Magazine

Trending: Chinese mock monuments to living leaders

  • 8 November 2013
  • From the section Magazine
A monument to Hu Jinato in Wuchuan in China. It reads: "Comrade Hu Jintao stood here"

A handful of monuments to living leaders have been erected across China over the past few years. They're clearly intended to honour the nation's top brass, but are being widely ridiculed on social media in China. Why?

On a wind-swept plain in Guizhou province in the south of China stands a monument to Hu Jintao - China's president until last year. "Comrade Hu Jintao stood here," it reads, along with details of the location and the date. This image and others like it have been widely shared and lampooned on social media in China.

"It's just ridiculous," says Chinese blogger and social media expert Michael Anti. "It's like a tombstone - it's so weird." Many of those commenting on Chinese social media have been even harsher. "The party's favour is like the ocean. It's ass-kissing like thunder," writes one user on Weibo. "It's an upgraded version of graffiti," says another.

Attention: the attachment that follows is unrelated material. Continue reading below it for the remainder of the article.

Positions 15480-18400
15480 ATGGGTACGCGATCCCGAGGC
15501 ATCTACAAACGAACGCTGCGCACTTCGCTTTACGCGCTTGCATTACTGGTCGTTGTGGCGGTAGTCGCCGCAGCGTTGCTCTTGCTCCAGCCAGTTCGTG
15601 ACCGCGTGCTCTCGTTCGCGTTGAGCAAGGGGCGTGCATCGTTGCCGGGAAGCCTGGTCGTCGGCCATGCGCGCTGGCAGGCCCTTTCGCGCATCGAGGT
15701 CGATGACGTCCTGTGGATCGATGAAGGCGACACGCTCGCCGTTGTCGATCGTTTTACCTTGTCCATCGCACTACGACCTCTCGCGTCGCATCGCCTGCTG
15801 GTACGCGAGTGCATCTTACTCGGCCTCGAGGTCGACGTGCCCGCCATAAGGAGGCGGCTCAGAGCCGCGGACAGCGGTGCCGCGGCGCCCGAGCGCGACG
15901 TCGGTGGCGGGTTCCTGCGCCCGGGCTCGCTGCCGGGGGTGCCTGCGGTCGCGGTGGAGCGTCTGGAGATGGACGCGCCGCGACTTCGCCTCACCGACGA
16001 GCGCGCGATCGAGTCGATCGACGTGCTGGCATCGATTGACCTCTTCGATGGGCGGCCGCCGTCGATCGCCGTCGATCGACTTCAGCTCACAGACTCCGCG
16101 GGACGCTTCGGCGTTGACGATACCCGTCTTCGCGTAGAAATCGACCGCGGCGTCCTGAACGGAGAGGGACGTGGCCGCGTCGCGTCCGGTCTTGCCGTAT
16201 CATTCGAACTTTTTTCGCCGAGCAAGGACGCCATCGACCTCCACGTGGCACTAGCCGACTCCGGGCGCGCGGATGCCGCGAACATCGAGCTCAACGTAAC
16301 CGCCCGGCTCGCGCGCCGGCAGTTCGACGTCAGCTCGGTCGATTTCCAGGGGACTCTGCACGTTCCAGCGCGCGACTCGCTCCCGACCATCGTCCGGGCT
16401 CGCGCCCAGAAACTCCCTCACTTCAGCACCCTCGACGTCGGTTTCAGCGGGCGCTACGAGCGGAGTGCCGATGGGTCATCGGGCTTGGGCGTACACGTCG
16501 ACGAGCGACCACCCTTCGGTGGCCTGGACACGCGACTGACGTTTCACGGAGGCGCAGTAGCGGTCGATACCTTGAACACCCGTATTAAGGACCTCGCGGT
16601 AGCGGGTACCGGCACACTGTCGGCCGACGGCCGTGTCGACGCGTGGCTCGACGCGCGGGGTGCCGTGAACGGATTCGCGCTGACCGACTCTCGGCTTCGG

"These monuments are made by local officials who want to gain favour and make themselves look good," says Jo Xu, who has collated a number of examples for the online social media magazine chinaSMACK. Criticism is aimed mostly at those who have erected them, he says, rather than at the leaders themselves. But censorship is widespread in China - especially when it comes to senior politicians - and some of the posts on Weibo have been removed.

China has a strong tradition of erecting monuments to its leaders, but usually after they have died. It's rare - and many feel in bad taste - to have monuments like this to the living. Hu Jintao himself would probably not be amused.

There's a kind of mash-up of different traditions going on here. Centuries ago, it was traditional for Chinese emperors to leave notes written in careful calligraphy, as an appreciation after visiting key sites. These would then be inscribed in stone and displayed in prominent locations. With politicians taking the place of emperors, the practice continued, but was banned in 2008. Some argued it encouraged corruption or bribery.

Reporting by Cordelia Hebblethwaite